The longer you do something, the more success you have the greater the pressure gets. That’s my experience any way.
I was recently asked what the best photograph was that I had made in the previous week. I answered that I hadn’t made one that fulfilled that criteria. My wife had made a photograph of our daughter that I really liked, but I hadn’t made anything that I felt was of any true value. As a professional photographer I am happy to make a handful of images that please me over a year, let alone seven days.
The very experience and knowledge that I have gained that allows me to understand how to create a successful image is exactly the knowledge that forces me to be hyper critical of my own work.
I deal with this by not looking at what I have just completed. I don’t read my books after they are published, listen to my podcasts after they go live or look at my photographs in magazines or books. I avoid the pressure of judgement by only looking to the future, to the next thing.
I am more interested in what is to come over what has been, and cannot be altered. Of course the pressure comes from knowing that improvement can be made, and personal ambition suggests that improvement must be made to progress.
Continual progression is a central tenant to our creative practices and to analyse the nature of that progression is challenging. When younger such analysis can be limited in its depth and breadth, but with age such analysis can be destructive and confining because of the very depth and breadth that can be missing when starting out. It’s a creative conumdrum and one which can result in issues of mental well-being and health.
I have no answer I’m afraid to prevent these issues showing themselves. Photography is not easy. Pressing a button is, as is buying a camera, but photography requires much more of you than that. If you sign a deal with the devil you can expect the devil to come calling, the secret is how you deal with him when he does. I refuse to open the door.
Dr. Grant Scott is the the founder/curator of United Nations of Photography, a Senior Lecturer and Subject Co-ordinator: Photography at Oxford Brookes University, Oxford, a working photographer, documentary filmmaker, BBC Radio contributor and the author of Professional Photography: The New Global Landscape Explained (Routledge 2014), The Essential Student Guide to Professional Photography (Routledge 2015), New Ways of Seeing: The Democratic Language of Photography (Routledge 2019). His film Do Not Bend: The Photographic Life of Bill Jay was first screened in 2018 www.donotbendfilm.com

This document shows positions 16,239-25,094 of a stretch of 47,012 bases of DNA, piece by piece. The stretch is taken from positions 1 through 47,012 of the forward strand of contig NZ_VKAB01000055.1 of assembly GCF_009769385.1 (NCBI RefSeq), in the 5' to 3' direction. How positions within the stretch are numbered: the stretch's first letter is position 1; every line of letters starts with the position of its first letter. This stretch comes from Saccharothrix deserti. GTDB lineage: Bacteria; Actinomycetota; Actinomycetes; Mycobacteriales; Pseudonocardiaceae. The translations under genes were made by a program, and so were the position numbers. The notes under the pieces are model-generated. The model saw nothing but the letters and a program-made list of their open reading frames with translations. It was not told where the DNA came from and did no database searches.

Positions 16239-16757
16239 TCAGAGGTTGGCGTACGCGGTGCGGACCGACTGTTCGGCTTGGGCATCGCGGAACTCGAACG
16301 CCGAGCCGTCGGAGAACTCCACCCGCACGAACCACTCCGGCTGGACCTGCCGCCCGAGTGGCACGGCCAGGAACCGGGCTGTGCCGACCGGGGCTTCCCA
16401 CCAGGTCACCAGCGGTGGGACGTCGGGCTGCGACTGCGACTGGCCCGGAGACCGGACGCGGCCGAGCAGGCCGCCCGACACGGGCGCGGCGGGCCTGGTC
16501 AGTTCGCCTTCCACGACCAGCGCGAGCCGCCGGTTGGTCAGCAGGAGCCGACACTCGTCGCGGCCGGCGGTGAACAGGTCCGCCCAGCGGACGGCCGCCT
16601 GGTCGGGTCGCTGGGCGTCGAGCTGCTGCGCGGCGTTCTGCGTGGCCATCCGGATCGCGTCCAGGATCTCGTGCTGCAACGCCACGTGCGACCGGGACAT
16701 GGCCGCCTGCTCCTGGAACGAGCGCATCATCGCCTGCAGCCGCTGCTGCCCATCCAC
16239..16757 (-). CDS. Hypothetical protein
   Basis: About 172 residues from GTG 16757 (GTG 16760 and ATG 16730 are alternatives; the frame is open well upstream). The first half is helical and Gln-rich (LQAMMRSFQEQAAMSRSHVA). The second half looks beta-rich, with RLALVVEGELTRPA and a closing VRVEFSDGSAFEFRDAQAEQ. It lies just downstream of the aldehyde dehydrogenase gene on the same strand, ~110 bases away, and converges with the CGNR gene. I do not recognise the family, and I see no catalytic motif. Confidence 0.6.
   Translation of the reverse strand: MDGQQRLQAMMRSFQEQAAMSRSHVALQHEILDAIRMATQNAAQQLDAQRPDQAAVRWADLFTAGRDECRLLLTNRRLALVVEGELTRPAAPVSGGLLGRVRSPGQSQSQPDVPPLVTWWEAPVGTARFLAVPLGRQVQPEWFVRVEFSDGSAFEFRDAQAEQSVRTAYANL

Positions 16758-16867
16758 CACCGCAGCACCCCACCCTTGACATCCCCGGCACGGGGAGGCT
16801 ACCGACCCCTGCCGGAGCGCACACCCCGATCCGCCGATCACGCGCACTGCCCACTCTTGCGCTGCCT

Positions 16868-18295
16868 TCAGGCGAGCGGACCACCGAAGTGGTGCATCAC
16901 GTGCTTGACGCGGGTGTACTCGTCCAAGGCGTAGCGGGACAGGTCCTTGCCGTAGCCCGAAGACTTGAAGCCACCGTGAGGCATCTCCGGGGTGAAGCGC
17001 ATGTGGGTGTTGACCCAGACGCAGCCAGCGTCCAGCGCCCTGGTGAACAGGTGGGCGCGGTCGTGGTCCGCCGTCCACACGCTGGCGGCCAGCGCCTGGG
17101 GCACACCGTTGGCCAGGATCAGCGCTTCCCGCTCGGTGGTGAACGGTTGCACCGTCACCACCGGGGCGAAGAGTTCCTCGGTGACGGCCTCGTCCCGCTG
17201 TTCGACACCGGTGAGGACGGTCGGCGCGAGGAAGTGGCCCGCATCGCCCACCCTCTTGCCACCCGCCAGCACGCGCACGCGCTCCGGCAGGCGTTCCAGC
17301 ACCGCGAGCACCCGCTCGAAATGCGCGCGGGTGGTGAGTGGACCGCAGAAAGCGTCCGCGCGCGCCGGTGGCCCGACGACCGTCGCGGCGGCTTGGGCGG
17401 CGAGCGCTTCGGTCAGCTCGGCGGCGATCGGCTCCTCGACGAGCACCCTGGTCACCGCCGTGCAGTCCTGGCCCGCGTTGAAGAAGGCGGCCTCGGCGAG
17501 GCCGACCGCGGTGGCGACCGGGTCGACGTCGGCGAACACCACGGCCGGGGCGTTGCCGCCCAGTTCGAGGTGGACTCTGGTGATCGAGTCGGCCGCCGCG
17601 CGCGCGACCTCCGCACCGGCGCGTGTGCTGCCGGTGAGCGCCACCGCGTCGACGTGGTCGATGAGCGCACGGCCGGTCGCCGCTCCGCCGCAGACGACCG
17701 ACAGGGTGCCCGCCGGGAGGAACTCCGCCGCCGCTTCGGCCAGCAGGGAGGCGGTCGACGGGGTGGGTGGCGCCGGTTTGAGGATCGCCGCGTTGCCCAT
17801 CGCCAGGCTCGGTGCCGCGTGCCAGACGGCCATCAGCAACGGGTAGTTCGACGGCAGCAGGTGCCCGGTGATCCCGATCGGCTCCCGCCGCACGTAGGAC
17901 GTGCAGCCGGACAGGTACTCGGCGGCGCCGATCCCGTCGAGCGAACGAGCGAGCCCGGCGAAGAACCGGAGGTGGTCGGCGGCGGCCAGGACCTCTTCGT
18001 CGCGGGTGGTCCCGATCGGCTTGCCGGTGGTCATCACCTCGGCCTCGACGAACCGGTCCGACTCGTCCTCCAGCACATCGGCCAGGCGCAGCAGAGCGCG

© Grant Scott 2022
If we are seeking to establish the true value of our work, are we really the best judges. We are communicators with a point of view and if we communicate successfully we are OK. Finding our audience is the thing.
You make me feel fortunate to have found my niche, where I feel no pressure, knowing what I do is what I enjoy and what is wanted of me.
I have looked back though, I’ve reassessed my work, learnt lessons and also seen how my work has changed, mainly through a refinement of my viewpoint. I have learnt to accept that even when I can feel happy with a picture I must allow for editors and designers to change it for their own purposes. Realising that keeps me alert so I don’t give them the chance as often.
Having said that the way the right clients select and use my work is often a usefully different point of view and more reliable than comments from others who seek only to please us. The mental issues come from a collision between my values and those of people I work for, but past work gives me an anchor in the storm. Its the same with awards. Its dangerous to work with them in mind, they are fickle, that’s all I’ll say. I think we must exercise our eyes all the time and not worry about cameras. Seeing without a camera is not wasted time, it what is validates us continually. When we stop seeing that’s when we stop improving I think.